Wayne Hsiung, a founder of Direct Action Everywhere, which also fights for animal welfare, called the technology “a game changer for animal advocates.”
“The meat industry always complains that we’re using selective footage, narrow vantage points and editing to make things seem worse,” he said. “But with VR, you’re seeing exactly what we saw and hearing exactly what we heard.”
In one sign of how quickly the technology is being adopted among animal advocacy groups, Direct Action also released a virtual-reality video on Thursday. It takes viewers into barns at Circle Four Farms in Milford, Utah, one of the largest pig production operations in the United States. The film shows sows with bloody and mangled teats; pregnant sows gnawing on the bars of the narrow stalls they live in until they give birth; and piglets clambering over and nibbling dead siblings.
In a portion of the film Mr. Hsiung narrates, dead piglets are piled up behind a sow who is wedged into a crate so tightly that she cannot move away from the mess. But a viewer can turn away from her to see, and hear, sows in similar straits all around her.
Circle Four is owned by Smithfield Foods, which was bought in 2013 by Shuanghui International, one of China’s largest meat processors. Keira Lombardo, a Smithfield spokeswoman, said the video had “blatant inaccuracies,” such as its assertions that the animals shown in it are being starved.
“This video, which appears to be highly edited and even staged, is an attempt to leverage a new technology to manufacture an animal care issue where one does not exist,” she wrote in an email on Wednesday.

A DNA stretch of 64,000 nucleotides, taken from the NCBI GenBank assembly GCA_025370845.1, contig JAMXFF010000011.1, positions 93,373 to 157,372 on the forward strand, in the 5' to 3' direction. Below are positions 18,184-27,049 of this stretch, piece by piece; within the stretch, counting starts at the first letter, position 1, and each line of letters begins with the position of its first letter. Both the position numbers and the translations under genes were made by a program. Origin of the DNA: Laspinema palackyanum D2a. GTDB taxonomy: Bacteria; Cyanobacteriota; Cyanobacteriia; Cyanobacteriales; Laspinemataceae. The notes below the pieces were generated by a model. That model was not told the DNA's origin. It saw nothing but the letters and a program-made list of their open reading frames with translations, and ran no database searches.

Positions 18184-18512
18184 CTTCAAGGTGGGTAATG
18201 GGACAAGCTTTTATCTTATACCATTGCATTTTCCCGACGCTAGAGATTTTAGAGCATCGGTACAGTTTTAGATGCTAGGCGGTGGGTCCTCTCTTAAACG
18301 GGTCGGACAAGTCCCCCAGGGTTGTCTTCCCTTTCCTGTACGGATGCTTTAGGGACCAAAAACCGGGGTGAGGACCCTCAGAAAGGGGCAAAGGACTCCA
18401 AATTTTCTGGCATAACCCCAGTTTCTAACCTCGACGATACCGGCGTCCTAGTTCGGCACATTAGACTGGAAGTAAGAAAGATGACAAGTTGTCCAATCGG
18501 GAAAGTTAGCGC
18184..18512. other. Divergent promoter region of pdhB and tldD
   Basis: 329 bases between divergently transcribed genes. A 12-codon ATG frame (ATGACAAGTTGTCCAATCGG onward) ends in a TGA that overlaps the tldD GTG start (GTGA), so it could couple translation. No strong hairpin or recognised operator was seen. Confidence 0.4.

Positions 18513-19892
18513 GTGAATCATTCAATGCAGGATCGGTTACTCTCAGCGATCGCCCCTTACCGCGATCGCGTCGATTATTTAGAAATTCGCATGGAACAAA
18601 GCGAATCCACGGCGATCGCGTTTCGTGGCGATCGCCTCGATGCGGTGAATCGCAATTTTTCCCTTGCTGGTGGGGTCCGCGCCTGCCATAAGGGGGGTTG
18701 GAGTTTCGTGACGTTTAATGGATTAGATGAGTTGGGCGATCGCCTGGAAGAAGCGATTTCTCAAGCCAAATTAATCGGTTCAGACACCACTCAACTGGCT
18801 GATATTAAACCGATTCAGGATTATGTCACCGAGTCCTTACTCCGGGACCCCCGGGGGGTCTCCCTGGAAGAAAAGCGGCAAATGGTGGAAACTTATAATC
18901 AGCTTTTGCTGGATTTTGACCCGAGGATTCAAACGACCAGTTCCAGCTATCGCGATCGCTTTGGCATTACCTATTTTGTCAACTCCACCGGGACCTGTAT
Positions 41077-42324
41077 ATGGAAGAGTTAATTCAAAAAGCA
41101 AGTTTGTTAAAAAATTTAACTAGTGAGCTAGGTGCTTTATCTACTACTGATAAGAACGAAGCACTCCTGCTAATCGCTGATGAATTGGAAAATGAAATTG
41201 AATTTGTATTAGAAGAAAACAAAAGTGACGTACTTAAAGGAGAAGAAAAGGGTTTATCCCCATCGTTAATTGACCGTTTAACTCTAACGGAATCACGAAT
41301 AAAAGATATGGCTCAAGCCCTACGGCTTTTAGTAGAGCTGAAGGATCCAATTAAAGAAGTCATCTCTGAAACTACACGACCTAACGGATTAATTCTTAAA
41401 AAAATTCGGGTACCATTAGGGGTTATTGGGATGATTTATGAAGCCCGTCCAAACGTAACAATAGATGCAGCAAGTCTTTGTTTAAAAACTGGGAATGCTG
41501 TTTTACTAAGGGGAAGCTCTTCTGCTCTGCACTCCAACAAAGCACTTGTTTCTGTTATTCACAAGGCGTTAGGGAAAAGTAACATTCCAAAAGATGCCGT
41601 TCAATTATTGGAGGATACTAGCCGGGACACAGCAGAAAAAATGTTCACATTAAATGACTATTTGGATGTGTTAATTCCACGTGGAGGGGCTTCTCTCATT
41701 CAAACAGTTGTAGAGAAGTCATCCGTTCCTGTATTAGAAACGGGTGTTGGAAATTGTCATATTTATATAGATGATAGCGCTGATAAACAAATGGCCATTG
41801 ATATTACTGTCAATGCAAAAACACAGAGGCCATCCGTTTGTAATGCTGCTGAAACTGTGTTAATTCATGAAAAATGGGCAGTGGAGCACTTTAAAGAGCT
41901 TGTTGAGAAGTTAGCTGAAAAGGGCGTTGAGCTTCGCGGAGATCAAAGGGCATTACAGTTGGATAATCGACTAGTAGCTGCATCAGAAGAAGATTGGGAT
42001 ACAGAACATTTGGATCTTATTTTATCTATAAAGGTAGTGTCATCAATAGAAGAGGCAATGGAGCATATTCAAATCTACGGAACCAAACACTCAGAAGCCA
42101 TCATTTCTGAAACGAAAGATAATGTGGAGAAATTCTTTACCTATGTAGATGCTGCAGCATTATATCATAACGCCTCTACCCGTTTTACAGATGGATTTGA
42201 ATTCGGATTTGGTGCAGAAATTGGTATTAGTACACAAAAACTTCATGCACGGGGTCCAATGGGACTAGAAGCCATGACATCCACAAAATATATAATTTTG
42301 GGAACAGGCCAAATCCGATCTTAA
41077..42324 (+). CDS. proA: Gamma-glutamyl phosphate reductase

She said that after Smithfield was contacted last week by The New York Times, the company had outside auditors — Barry N. Pittman, Utah’s state veterinarian, and Jennifer Woods, a veterinarian and livestock handling expert — conduct an investigation at Circle Four, which found no “animal mistreatment.” Rather, she said, “the video’s creators, who claim to be animal care advocates, risked the life of the animal they stole and the lives of the animals living on our farms.” (In fact, Direct Action took two piglets from the farm, to rescue them, and Smithfield says it will alert the authorities in Utah on Thursday about trespassing on its property and other alleged infractions by Direct Action.)
Other animal rights organizations are moving to adopt virtual-reality technology. At its Animal Care Expo in May, the Humane Society of the United States introduced its first 3D video showing conditions at a dog-meat plant in South Korea. “It’s powerful, more powerful than conventional video,” said Paul Shapiro, the society’s vice president for policy.
It is not easy, however, to sneak the bulky equipment needed to make a high-quality VR video into an industrial barn or meat plant. Animal Equality had to stitch its first iAnimal video together using film shot on several cameras.
But the bigger challenge is distribution. The technology needed to watch the videos is not widespread, so when Animal Equality started an outreach program on American college campuses last year, it had to supply headsets.
So far, the videos have made it to 117 campuses, including Oxford, Yale and the University of California at Berkeley. Animal Equality is working to develop a mobile app that will deliver as close to a virtual-reality experience as possible.
Mr. Valle noted that The Times had distributed more than one million cardboard virtual-reality headsets and said that he expected the technology to continue to spread. “Sure, this is a new technology,” he said, “but it’s being used more and more.”
Continue reading the main story